The Twelfth Annual Celebration of the Feast of St. Cecilia and the anniversary of the death of Fr. Magin Catalá will be held on Monday, November 22, at 6:30 p.m. in the Santa Clara Mission Church, 500 El Camino Real, Santa Clara (which is the Santa Clara University chapel, located on the campus).
A Sung High Mass will be celebrated at the High Altar, which is otherwise used only for weddings of alumni. Prayers will be offered for the canonization of Fr. Catatá at the Altar of the Crucifix. (For the significance of the crucifix, see more to follow.)
Original “California Mission Mass” music will be sung during the Mass. This music may very well have been sung in Mission Santa Clara when Father Catala was there, since it is part of a collection compiled by California composer John Biggs from music written down by the Franciscan missionaries to be sung at the California missions. The choir also will sing Cantico del Alba from that same collection.
This annual event when the TLM is allowed once a year at the SCU chapel provides a profound glimpse into how much beauty the padres brought to the natives in their worship of the one true God and how much hope and love they shared in the religion they taught.
Fr. Catalá is much less well known than St. Junipero Serra, but he was highly revered as a miracle worker during his lifetime and after his death. Fifty-four years after he died in 1830, Father Catalá’s cause for canonization was taken up by Archbishop Joseph Alemany, the first bishop of San Francisco. Testimony about his life and virtues was submitted to Rome in 1909, but the cause for canonization of this worthy servant of God has stalled for the past 112 years. Reports of several reliable witnesses (whose letters still can be viewed in the University of Santa Clara Library Archives) were given to church officials who were investigating the holy man’s cause for sainthood. Several reported they saw Father Catalá levitate when he prayed in front of a crucifix, and that the figure of Christ detached his hands from the cross and laid them on Father Catalá’s shoulders.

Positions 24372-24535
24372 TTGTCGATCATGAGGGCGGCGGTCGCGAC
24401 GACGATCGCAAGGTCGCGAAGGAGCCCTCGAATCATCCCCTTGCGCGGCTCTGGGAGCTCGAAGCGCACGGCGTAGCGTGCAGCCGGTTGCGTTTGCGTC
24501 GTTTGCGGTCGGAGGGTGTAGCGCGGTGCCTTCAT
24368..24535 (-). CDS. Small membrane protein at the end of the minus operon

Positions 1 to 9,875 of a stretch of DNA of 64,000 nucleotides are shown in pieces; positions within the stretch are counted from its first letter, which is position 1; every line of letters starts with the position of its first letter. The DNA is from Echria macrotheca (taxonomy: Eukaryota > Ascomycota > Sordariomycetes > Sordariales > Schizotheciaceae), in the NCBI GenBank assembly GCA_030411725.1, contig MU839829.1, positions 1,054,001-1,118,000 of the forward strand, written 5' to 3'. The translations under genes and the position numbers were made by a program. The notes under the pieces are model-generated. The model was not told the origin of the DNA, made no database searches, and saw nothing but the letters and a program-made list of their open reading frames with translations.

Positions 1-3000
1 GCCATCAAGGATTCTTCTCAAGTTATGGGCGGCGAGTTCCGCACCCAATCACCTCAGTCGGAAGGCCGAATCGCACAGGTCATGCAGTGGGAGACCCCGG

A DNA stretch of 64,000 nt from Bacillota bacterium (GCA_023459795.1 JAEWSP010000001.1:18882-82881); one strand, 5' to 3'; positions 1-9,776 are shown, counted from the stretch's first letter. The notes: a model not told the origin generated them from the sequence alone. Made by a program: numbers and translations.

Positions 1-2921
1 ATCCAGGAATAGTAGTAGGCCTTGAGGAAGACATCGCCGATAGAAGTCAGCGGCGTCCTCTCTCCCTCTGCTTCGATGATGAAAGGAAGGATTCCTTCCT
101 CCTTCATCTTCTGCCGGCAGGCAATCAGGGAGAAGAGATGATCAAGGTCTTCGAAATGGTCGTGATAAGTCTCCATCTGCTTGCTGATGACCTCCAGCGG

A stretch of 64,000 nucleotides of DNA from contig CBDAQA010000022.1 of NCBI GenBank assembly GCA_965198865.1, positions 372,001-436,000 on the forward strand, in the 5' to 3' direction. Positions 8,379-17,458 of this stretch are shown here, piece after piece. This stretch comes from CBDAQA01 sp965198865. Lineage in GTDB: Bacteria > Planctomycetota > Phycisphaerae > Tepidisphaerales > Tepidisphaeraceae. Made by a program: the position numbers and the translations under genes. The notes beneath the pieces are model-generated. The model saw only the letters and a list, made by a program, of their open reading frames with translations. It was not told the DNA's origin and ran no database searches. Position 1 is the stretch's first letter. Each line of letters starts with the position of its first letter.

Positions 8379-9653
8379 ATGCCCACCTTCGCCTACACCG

That very same life-sized crucifix still hangs over a side altar in the restored Santa Clara Mission Chapel. The “Catalá Crucifix” was probably carved in Mexico and brought to the Mission with other decorations for the fifth mission church in 1802 or 1803. It resembles crucifixes of Mexican and Spanish origin dating to this period. These words, which describe Cristo Aparecido, another famous crucifix that reportedly appeared miraculously in Mexico in the previous century, could very well apply to this one. “Bloody, tortured, the lifeless head crowned with thorns, and matted hair, bowed slightly to the right. Sinew, muscle, and veins were all visible in his emaciated arms.” The description mentioned the ‘exaggerated realism’ of the sufferings of Christ … detailed depictions of blood, torn skin, and open wounds.’”
The amateur iPhone video records the Kyrie Eleison from California Mission Mass sung at Mission Santa Clara, November 22, 2019.
Here is the complete playlist.